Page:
• What does the Yellow Brick Road represent?

Question 9
  • What do the Silver Shoes represent?

  • The first person Dorothy meets is the Scarecrow.
    He feels quite inferior and has a lot of
    self-doubt, for he thinks he needs real brains to
    replace the common straw in his head. Later,
    Scarecrow is shown to be a very shrewd and
    capable individual.

Question 10
  • What does the Scarecrow represent?

Tin Woodsman
  • Dorothy meets the Tin Woodsman. He was once an
    independent and hardworking person, but had been
    put under a spell by the Wicked Witch of the
    East. Every time he swung his axe it would chop
    off a different part of his body. Knowing no
    other trade the Woodsman worked harder than
    ever, for luckily in Oz tinsmiths can repair
    such things. Soon the Woodsman was all tin.
    When it rained, the Tin Woodsman, being made of
    tin, rusted. He had been standing in the same
    position for a year without moving before Dorothy
    came along and oiled his joints. He feels he is
    no longer capable of that most human of
    sentiments, love. He wants to go with Dorothy to
    see the Wizard of Oz to get a heart so he can
    love again.

Question 11
  • What does the Tin Woodsman represent?

Cowardly Lion
  • Next Dorothy meets the Cowardly Lion. People are
    frightened of his roar, but he is really a
    coward. He hopes the Wizard will give him
    courage. When the Lion met the group, he struck
    at the Tin Woodsman with his sharp claws but he
    could not make an impression on the tin.

Question 12
  • What does the Lion represent?

Question 13
  • What does it mean that the Lion was unable to
    impress the Tin Woodsman?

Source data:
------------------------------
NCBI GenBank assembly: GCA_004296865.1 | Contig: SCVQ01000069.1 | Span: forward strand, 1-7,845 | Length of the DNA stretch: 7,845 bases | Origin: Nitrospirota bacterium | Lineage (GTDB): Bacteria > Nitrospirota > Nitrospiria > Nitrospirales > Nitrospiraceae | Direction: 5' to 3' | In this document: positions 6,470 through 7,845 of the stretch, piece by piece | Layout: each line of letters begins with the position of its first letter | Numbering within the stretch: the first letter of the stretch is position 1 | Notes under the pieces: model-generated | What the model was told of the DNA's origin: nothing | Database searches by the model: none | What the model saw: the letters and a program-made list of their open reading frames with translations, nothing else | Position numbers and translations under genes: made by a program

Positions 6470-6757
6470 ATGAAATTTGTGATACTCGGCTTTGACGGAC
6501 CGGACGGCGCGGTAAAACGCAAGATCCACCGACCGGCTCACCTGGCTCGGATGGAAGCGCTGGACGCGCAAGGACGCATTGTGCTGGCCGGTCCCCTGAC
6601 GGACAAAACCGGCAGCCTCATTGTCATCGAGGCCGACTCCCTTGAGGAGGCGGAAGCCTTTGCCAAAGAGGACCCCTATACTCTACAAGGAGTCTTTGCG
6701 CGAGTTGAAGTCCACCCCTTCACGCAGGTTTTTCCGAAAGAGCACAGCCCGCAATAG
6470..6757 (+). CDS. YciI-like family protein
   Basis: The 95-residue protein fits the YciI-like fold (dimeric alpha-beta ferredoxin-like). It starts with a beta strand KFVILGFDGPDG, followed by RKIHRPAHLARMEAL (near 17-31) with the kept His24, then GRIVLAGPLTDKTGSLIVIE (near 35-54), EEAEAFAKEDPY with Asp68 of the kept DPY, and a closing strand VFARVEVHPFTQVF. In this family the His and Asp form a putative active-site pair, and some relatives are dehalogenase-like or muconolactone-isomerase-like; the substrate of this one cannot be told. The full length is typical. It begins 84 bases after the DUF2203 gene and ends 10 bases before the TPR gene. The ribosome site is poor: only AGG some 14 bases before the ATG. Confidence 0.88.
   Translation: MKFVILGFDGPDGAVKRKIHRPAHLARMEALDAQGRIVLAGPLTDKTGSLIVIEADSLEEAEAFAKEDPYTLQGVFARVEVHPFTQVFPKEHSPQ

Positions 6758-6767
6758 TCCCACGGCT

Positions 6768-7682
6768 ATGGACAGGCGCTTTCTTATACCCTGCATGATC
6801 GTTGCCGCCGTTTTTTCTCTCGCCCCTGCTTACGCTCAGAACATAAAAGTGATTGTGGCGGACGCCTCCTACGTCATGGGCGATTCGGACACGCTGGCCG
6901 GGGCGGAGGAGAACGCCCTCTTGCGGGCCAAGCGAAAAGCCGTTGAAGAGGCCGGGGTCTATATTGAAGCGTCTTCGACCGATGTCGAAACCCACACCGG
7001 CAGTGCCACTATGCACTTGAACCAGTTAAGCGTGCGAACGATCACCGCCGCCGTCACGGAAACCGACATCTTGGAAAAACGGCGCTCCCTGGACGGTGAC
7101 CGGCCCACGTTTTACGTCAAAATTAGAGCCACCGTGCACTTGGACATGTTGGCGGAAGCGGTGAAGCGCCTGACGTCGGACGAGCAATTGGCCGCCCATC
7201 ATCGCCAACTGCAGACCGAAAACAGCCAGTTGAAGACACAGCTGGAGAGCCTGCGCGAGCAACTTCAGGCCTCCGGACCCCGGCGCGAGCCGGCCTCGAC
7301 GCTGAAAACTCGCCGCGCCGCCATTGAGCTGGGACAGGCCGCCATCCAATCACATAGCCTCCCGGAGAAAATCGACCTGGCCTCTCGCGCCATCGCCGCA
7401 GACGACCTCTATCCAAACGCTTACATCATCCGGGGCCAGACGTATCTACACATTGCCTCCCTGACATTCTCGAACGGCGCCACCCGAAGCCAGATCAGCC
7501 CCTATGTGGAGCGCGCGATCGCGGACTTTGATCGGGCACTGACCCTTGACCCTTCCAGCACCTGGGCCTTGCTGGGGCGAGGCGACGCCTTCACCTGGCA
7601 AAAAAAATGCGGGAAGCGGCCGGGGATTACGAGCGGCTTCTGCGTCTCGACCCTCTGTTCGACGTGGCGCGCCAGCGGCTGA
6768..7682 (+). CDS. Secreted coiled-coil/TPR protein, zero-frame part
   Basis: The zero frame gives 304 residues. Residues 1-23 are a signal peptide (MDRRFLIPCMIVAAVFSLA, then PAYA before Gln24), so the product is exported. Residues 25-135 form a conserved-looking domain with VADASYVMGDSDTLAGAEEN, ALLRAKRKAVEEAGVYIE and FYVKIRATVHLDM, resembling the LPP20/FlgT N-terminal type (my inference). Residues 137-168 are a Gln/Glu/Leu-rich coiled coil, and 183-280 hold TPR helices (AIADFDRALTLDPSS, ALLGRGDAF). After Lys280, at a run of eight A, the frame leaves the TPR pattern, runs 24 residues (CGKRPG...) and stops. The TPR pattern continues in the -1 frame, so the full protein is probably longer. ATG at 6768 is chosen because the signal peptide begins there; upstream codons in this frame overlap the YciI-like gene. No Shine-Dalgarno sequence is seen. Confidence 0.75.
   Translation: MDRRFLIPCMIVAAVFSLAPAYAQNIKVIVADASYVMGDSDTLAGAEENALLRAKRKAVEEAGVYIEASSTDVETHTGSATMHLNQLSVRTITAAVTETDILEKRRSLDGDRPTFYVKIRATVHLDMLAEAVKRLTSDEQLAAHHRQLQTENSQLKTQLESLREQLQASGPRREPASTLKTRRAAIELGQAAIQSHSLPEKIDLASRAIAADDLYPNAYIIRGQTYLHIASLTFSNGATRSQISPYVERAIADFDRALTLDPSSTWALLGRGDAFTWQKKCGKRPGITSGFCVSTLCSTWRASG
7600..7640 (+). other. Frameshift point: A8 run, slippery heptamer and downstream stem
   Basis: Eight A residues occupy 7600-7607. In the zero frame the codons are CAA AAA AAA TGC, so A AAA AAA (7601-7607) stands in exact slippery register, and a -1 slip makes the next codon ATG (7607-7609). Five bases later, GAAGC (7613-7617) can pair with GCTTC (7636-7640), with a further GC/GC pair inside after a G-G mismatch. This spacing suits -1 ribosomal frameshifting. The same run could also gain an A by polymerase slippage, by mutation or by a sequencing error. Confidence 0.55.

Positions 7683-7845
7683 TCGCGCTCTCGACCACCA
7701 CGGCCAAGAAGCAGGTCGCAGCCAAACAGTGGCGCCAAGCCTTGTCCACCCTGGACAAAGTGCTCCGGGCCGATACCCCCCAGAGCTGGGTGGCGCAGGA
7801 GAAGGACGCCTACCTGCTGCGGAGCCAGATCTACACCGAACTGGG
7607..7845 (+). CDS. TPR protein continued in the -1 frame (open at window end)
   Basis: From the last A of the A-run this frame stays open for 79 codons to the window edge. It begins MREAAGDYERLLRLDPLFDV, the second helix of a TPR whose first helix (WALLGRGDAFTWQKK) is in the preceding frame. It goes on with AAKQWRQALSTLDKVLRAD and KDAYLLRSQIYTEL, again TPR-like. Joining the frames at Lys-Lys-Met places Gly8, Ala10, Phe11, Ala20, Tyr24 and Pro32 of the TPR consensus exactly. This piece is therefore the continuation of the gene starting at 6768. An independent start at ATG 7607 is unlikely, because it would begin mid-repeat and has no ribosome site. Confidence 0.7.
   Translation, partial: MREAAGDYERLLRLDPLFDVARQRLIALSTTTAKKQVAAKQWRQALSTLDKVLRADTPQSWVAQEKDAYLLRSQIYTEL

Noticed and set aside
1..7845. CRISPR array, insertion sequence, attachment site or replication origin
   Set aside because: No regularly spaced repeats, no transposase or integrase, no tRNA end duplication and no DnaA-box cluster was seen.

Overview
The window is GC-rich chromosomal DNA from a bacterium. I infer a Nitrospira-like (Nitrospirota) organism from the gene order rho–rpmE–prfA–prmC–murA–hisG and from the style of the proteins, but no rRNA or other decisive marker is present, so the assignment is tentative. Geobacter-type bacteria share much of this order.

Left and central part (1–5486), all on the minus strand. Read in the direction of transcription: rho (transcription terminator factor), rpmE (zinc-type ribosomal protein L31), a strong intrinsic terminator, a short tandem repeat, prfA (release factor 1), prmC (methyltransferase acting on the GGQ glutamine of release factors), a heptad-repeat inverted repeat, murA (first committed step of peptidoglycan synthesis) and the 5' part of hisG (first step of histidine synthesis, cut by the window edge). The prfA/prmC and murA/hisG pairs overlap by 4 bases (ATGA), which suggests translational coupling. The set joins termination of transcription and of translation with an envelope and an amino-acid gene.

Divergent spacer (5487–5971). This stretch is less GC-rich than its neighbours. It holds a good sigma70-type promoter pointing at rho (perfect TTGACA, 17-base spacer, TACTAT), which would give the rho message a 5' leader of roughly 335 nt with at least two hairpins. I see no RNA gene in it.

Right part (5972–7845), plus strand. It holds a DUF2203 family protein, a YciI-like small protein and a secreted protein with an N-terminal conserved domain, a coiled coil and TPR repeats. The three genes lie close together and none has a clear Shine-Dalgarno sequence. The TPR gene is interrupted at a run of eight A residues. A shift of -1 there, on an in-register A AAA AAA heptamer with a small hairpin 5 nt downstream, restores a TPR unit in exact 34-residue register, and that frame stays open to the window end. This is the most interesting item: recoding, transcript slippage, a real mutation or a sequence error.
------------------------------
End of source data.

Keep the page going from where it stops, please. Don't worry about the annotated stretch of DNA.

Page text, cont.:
The Group
  • The Group- Dorothy, the Lion, Tin Woodsman, and
    the Scarecrow- travel toward Emerald City for
    answers. The Wizard of Oz appears to be
    something different to each person in the group
    when they meet him. The Wizard asks the group to
    kill the Wicked Witch of the West. The Yellow
    Brick road doesnt go out to the West, so they
    have to follow the sun.

Question 14
  • What does the Group represent?

The wicked Witch of the West
  • The Witch of the West sends wolves, then crows,
    then bees, and finally flying monkeys against the
    group. The head monkey says, Oncewe were a
    free people, living happily in a great forest,
    flying from tree to tree, eating nuts and fruit,
    and doing just as we pleased without calling
    anyone master. This was many years ago, long
    before Oz came out of the sky to rule over this
    land. Under the control of evil , the monkeys
    do evil under good, they do good. The Monkey
    King says, We belong to this land and cannot
    leave it.

Question 15
  • What does the Witch of the West represent?

Question 16
  • What do the Flying Monkeys represent?

Ding Dong the Witch is Dead
  • Dorothy is enslaved by the Witch of the West.
    Dorothy went to work meekly, with her mind made
    up to work as hard as she could, for she was glad
    the Wicked Witch had decided not to kill her.
    But eventually Dorothy destroys the Witch by
    dousing her with a pail of water.

Question 17
  • Remembering what the wicked Witch of the West
    represents, why is Dorothy enslaved by the witch
    and how could she destroy the Witch with a pail
    of water?

The Wizard is a fake
  • When Dorothy and the group return to Emerald
    City, they soon discover that the Wizard has no
    answers.. The Wizard says, I am just a common
    man. He cant help them.

Question 18
  • Why does the Wizard have no answers?

Back to Kansas
  • Dorothy gets back to Kansas by using the power of
    the Silver Slippers. After she leaves Oz, the
    Scarcrow reigns over Emerald City, the Tin
    Woodsman rules in the West, and the Lion protects
    the beast of the grand old forest.

Question 19
  • What does it mean that the Scarecrow rules over
    the Emerald City and the Tin Woodsman rules over
    the West?